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NACDL also compiles and indexes a brief bank6 to support members who are litigating an array of white collar issues. This invaluable tool enables practitioners across the nation to build on successes and elevate the standards of practice throughout the white collar bar. In addition, this resource capacity facilitates efforts to coordinate with the extensive amicus curiae program through which NACDL posts amicus briefs filed by the Association on the many important white collar cases at the federal appellate and Supreme Court levels. The issues covered in these briefs embrace virtually every dimension of overcriminalization and prosecutorial excesses in an array of contexts, including the investigatory, evidentiary, procedural, substantive, jury instruction, and sentencing phases of white collar prosecution.

Finally, as readers of The Champion well know, NACDL regularly publishes columns and articles addressing white collar crime topics. And this annual white collar crime issue not only provides a fascinating range of topical articles, but serves also as tangible evidence of NACDL’s resolute commitment to support the white collar defense bar.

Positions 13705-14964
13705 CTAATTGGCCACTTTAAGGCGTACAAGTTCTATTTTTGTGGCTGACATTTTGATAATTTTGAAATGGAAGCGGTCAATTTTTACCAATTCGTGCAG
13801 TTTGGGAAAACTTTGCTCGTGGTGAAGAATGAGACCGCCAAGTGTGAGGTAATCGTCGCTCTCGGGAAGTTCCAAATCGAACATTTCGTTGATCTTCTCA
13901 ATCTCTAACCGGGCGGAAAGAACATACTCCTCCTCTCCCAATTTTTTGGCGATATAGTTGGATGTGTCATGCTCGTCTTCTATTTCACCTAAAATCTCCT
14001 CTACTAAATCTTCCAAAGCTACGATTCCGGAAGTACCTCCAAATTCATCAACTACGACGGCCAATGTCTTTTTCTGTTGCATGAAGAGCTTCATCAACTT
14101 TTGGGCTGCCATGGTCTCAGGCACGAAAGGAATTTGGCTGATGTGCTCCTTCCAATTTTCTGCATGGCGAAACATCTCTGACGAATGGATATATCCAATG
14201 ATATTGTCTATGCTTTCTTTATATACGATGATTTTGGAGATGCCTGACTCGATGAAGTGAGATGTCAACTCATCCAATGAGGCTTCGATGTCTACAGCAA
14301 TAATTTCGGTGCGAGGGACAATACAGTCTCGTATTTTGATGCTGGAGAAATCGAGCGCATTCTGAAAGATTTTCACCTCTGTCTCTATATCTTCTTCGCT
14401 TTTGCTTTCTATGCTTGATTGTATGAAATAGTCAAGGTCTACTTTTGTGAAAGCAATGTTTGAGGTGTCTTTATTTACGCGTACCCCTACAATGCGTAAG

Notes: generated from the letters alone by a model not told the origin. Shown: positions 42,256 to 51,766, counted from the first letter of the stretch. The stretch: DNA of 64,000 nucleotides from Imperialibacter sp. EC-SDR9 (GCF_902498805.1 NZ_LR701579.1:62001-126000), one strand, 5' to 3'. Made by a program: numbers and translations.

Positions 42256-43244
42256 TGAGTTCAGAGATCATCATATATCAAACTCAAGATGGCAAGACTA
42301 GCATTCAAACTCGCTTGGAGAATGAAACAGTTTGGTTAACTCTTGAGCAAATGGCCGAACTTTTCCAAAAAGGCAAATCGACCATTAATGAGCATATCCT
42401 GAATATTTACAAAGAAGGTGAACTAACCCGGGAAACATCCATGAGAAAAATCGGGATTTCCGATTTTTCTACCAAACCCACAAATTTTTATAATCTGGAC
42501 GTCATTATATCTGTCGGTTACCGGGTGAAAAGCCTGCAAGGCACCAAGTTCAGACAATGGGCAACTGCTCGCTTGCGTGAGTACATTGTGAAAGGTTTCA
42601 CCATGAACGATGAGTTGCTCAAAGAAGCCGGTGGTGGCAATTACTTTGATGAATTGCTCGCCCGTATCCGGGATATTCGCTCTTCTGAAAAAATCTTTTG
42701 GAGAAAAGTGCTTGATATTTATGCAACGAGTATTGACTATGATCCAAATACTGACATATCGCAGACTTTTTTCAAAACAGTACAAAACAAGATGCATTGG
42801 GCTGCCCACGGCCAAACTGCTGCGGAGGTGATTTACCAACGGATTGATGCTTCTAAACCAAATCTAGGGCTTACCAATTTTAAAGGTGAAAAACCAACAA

1. Of course, overcriminalization is by no means limited to the white collar arena. NACDL’s recently published report on the deplorable state of the nation’s misdemeanor courts shows how the same phenomenon squanders precious public resources and causes pervasive injustice in other contexts. See Minor Crimes, Massive Waste: The Terrible Toll of America’s Broken Misdemeanor Courts (misdemeanor) and NACDL’s Report on Misdemeanor Courts: Overcriminalization Gone Mad, The Champion, May 2009 at 5.) and NACDL’s Report on Misdemeanor Courts: Overcriminalization Gone Mad, The Champion, May 2009 at 5.
  2. For an excellent analysis of the evisceration of mens rea requirements, read Harvey Silverglate’s article in this issue of The Champion. 
  3. The current DOJ charging policy, articulated in the waning days of the prior administration, is a significant improvement over the prior policy. But NACDL continues to work to improve the policy and to preserve the attorney-client privilege, not only in the context of DOJ enforcement, but also with respect to other regulatory agencies with prosecutorial enforcement authority. See Attorney-Client Privilege and the Value in Coalition-Building, The Champion, September 2008 at 7. 
  4. Overcriminalization of Conduct: Hearing Before the Subcomm. on Crime, Terrorism, and Homeland Security of the H. Comm. on the Judiciary, 111th Cong. (2009) (statement of John Wesley Hall, President, National Association of Criminal Defense Lawyers). 
  5. To subscribe to the white collar crime listserv, go to listserv.. 
  6. NACDL members can access the brief bank at Click the Resource Center button on the left side of the page. Click the Resource Center button on the left side of the page.